Tom Hughes kept popping up on the top of the lists of Gemma Sykes, the casting director. I had seen him in a few other things, but on TV, he always plays a country gentlemen in period pieces, like Prince Albert (on Victoria), or a spy. So I said, “I don’t see it.”
Then she showed me [the dramatic mini-series,] Paula on BBC, on which he played this psychotic guy. I then immediately said, “I know exactly what you’re thinking.”
He didn’t really want any rehearsals, but we had a lot of conversations. I just gave him all of this information, and he built it all in his head.
I then just had to roll on the day and see what he came up with; he doesn’t give much away until the cameras start rolling, and everything comes out. He has a lot of story behind his eyes, which is really important because he had to be very watchable, and I was over the moon about it.
Q: Tom, you play the main character of Eric Black in Shepherd. What was it about the character, as well as the overall screenplay, that convinced you to take on the role?
TH: Russell sent the script to my agent, who sent it to me. I was on holiday, actually, when I got it, and I read it.
The world around me was different from the world in the script, but I still got completely immersed in it. I really felt like I went on the journey of where Eric’s at. I felt empathetically drawn to him.
Then the residue of that stayed with him, and I couldn’t quite shake it for a few days. With any story, that’s a good sign.
When I got back from holiday, I rang my agent and said, “I really want to do this.” I then met Russell and we had a chat.
There were also two other elements to it that I thought were really exciting; I’ve never been in a horror film or project before, so it’s not a genre I knew a lot about. So to learn about that from the inside was really exciting.
Also, if I’m really honest, there was a challenge, as an actor, to try to tell a story on your own for most of the film, and that was really exciting, as well. So I thought I had to be the one to tell this story, and felt very fortunate that I was [able to be] that person.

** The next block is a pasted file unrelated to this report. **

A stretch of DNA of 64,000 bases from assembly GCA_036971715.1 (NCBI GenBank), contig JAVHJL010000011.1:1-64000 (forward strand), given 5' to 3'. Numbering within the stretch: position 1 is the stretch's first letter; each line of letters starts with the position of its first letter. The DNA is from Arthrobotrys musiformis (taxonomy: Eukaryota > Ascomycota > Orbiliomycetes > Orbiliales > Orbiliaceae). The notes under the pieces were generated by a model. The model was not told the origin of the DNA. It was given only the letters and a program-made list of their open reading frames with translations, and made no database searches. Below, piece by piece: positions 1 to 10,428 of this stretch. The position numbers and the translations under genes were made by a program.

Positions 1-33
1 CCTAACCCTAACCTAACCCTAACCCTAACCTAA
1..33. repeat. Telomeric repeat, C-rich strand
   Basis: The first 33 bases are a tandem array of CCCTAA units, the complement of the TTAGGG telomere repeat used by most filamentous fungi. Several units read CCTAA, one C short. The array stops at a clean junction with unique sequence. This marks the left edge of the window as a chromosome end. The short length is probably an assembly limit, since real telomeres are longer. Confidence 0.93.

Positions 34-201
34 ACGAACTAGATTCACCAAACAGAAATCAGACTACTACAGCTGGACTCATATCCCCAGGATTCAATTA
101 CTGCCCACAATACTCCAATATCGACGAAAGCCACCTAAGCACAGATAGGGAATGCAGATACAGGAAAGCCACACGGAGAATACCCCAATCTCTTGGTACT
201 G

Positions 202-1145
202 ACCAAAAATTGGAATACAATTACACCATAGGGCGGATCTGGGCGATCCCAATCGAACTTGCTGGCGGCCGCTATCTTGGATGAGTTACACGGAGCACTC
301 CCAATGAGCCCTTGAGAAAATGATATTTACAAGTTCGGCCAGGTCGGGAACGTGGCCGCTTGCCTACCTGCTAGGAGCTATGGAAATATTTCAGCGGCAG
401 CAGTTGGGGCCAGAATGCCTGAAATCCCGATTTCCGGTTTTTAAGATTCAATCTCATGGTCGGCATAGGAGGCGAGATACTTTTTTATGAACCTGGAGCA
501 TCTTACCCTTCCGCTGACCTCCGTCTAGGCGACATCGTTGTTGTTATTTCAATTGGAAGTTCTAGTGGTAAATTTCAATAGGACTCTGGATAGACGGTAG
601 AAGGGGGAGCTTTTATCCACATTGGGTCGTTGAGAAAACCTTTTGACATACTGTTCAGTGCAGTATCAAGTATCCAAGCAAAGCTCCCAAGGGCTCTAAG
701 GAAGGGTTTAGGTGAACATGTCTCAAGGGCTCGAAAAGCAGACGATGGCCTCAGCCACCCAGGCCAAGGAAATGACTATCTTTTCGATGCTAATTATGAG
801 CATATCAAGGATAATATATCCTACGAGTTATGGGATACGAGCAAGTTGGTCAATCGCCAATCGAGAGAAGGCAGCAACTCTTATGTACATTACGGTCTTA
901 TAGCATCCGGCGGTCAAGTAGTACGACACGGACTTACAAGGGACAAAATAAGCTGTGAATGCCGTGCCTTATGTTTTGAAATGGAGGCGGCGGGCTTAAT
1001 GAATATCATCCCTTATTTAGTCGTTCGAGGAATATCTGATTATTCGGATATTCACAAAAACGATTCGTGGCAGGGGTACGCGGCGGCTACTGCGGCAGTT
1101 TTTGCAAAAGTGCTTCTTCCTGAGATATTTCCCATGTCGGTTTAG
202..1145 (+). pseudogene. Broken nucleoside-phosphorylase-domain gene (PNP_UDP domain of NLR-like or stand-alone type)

Q: Speaking of the fact that Russell directed, as well as wrote, the film, what was your experience like of collaborating with him on the development of your character of Eric during the production?
TH: The relationship between an actor and a director, particularly a writer-director, is always incredible, because you’re stepping into their view of the world. But on this film, it was particularly imperative that there was a strong communication between us because we were both very isolated.
Myself, Russel and Richard Stoddard, the Director of Photography, became a bit of a cannon and triangle of support. There was only one actor, director and cinematographer on the island 90 percent of the time, so we really had to lean on each other.
I also think that Eric and Russel are very different people, but there’s definitely a touch of Russel in Eric. So it felt important to me to be close to him, because it’s not [Russel’s] own personal story I’m telling; it’s instead the story he’s telling from his imagination. Therefore, I needed to get to know him, as well as Eric.
We had a great relationship from the beginning, and he was a great collaborator. If we didn’t have the strength of communication between us and Richard, I don’t think we would have gotten the film made.
Q: During the production, how did you approach working with Richard as the cinematographer, in terms of building the world that Eric lives in?
TO: As a director, I have some very specific ways I want to shoot certain things for the story. So we were always thinking and talking about how we were going to do things. About a week or two in, we clicked and got into the flow of things, in that sense. It was a different way of working for both of us, but I learned so much from it, and enjoyed it.
TH: I think the relationship between a cinematographer and actor is also paramount, no matter what story you’re telling.
I felt like I needed to immerse myself on this character on camera to make it tangibly real because I didn’t have the usual forms of communication as an actor. I didn’t have much dialogue or many scenes with other people to bounce things off of.
So I tried to show things rhythmically that were hard to find at times. So trying to find communication between myself and Richard was really important.
I was quite lucky because Richard was also the camera operator on my first-every acting job. So I already had experience working with him…so were hit the ground running [on Shepherd]. I owe big thanks to him for really staying with, and being understanding of, my performance, and I couldn’t have done it without him.